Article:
Investment in port vessels in two African nations demonstrates the potential for shipyards and designers in the region
Ports authorities in South Africa and Tanzania are gearing up for increasing trade, particularly container ship dockings, by ordering new tugs and pilot boats from the region’s busy shipyards.
Transnet National Ports Authority is near the end of a US$95M investment campaign to service ships entering South African ports. It had nine tugs on order from Durban-based ship builder Southern African Shipyards of which at least seven are in service.
This is part of an accelerated capital investment towards the Transnet 4.0 strategy, modernising and expanding the port, rail and pipeline network to ensure the group manages a globally competitive freight system.
Transneft manages eight commercial seaports along South Africa’s 2,954-km coastline. These ports are:
Transneft’s latest tug newbuildings have Voith Schneider Propellers and bollard pull of 70 tonnes.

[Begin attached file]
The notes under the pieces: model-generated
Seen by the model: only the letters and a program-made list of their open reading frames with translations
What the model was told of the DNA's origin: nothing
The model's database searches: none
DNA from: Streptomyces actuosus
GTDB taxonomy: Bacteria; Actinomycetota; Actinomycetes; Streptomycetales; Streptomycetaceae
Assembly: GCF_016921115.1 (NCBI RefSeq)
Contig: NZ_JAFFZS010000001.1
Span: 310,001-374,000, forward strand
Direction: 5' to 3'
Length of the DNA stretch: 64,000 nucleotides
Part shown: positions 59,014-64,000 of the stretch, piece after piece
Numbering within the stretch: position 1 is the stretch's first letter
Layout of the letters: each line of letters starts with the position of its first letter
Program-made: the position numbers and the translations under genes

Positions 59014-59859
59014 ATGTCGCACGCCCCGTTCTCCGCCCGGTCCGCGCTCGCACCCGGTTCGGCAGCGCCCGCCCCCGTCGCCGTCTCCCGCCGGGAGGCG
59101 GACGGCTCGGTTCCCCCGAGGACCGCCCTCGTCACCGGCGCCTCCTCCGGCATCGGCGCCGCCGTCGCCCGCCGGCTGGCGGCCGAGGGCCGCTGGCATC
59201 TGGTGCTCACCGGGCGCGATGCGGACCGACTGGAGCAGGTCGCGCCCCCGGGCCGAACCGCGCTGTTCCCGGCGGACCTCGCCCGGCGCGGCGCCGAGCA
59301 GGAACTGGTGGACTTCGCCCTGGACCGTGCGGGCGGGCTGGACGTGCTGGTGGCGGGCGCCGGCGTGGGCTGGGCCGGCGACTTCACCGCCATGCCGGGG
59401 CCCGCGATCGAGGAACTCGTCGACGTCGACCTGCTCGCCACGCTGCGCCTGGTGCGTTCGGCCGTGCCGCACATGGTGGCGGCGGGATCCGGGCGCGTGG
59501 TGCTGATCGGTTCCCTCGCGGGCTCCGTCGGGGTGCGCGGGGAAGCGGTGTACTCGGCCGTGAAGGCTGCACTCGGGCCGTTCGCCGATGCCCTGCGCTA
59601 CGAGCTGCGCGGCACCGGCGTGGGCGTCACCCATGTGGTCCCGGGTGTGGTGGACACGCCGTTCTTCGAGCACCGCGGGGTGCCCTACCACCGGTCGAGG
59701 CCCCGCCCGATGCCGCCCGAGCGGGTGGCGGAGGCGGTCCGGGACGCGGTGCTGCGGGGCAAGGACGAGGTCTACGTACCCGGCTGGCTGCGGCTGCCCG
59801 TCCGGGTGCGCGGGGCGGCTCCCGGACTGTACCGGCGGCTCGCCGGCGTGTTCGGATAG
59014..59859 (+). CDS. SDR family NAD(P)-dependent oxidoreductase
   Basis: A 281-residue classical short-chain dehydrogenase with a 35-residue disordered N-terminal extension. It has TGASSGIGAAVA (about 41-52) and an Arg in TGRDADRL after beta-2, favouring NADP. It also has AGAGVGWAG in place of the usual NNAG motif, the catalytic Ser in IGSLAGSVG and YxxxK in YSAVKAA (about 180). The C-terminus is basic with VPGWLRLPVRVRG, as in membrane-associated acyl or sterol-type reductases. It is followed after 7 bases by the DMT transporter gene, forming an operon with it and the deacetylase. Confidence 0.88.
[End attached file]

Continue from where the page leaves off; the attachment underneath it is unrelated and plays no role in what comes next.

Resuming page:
In addition, Transneft and Southern African Shipyards are upgrading the drydock facilities in East London to stimulate ship repair and vessel construction in South Africa. Upgrades to the Princess Elizabeth drydock include a US$3.1M repair to the caisson and US$710,331 refurbishment of the dock’s main shut-off valves. The port authority expects the drydock to be back in commission in December this year.
In Tanzania, the port authority is investing in pilot boats for its harbour and marine services in the anticipation of increasing maritime trade.
Tanzania Ports Authority ordered three pilot boats from Southern Engineering Co in Kenya. These Bureau Veritas-classed, 20-m vessels were designed by Southerly Designs of Western Australia with accommodation for 15 people, including three crew.
They will have top speeds of 20 knots. This propulsion comes from two MAN main engines with combined power of 1,764 kW driving Nakashima five-blade propellers.
Tanzania Ports Authority regulates and licenses port and marine services and facilities. It also manages vessel traffic in the port of Dar es Salaam and operates a system of ports serving the Tanzania hinterland and the landlocked countries of Malawi, Zimbabwe, Zambia, Democratic Republic of Congo, Burundi, Rwanda and Uganda.